You should hear/feel 3 clicks from the Main Relay, plus this EXACT behavior: 1) Key is first turned to "II", Check Engine light comes on, Main Relay clicks. 2) Two seconds later, Check Engine light goes off, Main Relay clicks again. 3) Turn key to "III". As starter engages, the Main Relay clicks a third time.
It's easiest to put your hand on the Main Relay while turning the key, as the third click is difficult to hear over the starter.
Are ANY of the clicks missing?
--
Tegger


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I didn't check for the third click, but I did hear the first two. But what about the injector? The Honda manual says it should measure 1.5 to 2.5 ohms, and the (presumed) bad one measures 8.3. According to the manual, the injector is bad.
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Does the fuel pump operate when the Check Engine light is on for those two seconds when you first turn the key to "II"? Listen for a whine or hum under the rear seat bottom.
The injector(s) may indeed be bad (see Toyota MTD's post for more on that), but I've seen the Main Relay cause too many starting problems to recommend you do anything with the injectors until you are CERTAIN the Main Relay is operating as it should.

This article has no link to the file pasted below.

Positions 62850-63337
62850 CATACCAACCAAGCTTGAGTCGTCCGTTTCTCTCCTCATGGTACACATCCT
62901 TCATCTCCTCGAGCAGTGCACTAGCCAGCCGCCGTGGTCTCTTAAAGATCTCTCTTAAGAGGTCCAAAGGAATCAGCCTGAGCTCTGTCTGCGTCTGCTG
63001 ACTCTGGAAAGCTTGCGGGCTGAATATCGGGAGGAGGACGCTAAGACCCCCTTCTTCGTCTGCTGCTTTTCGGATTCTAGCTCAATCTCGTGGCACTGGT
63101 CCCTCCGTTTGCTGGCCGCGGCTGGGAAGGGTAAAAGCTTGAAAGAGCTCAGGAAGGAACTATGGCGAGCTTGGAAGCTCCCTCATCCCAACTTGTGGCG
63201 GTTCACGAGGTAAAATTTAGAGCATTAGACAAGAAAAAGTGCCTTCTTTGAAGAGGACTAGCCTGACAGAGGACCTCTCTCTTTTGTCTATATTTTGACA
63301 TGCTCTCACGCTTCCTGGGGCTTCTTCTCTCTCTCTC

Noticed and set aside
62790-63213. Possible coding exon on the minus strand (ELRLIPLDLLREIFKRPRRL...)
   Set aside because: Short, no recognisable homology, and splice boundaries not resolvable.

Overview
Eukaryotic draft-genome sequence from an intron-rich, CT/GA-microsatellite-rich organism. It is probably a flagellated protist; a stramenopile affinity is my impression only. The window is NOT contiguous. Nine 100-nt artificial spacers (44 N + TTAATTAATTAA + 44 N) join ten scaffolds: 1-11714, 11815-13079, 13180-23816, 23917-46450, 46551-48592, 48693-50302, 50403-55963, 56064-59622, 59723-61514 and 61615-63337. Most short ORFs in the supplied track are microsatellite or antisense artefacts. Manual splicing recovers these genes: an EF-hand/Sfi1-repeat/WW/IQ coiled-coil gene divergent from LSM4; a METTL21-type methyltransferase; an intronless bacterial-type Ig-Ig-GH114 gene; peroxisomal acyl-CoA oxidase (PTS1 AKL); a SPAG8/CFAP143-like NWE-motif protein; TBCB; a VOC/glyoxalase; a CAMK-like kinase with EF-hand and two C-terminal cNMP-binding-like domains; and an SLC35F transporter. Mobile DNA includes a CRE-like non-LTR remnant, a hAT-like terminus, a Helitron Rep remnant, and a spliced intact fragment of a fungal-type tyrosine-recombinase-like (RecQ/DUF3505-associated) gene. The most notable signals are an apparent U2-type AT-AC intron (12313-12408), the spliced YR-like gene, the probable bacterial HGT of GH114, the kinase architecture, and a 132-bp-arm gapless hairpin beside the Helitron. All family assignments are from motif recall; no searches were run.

--
Tegger


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Yes the main relay does click three times. The next step, after measuring the fuel injector resistances, is to check for wiring problems so that's what I'm going to do next. According to the flowchart, I'm looking at one of four things; wiring, ECU, injector resistor, or of course a bad injector. I can't seem to locate the injector resistor block for some reason - does this vehicle not use one? Something else worth noting - after cranking the engine a few times, wisps of smoke can be seen exiting the exhaust port (the exhaust system is disconnected at the cat. converter), so at least some amount of combustion must be occuring. Which brings to mind another theory: the engine appears to have a leaky oil gasket (the entire engine is covered in oil), and I'm wondering if oil may have leaked into the cylinders over the 9 months it sat unused, preventing adequate combustion. I have to get a spark plug remover before I can check that theory, it seems unlikely but I have to consider just about anything.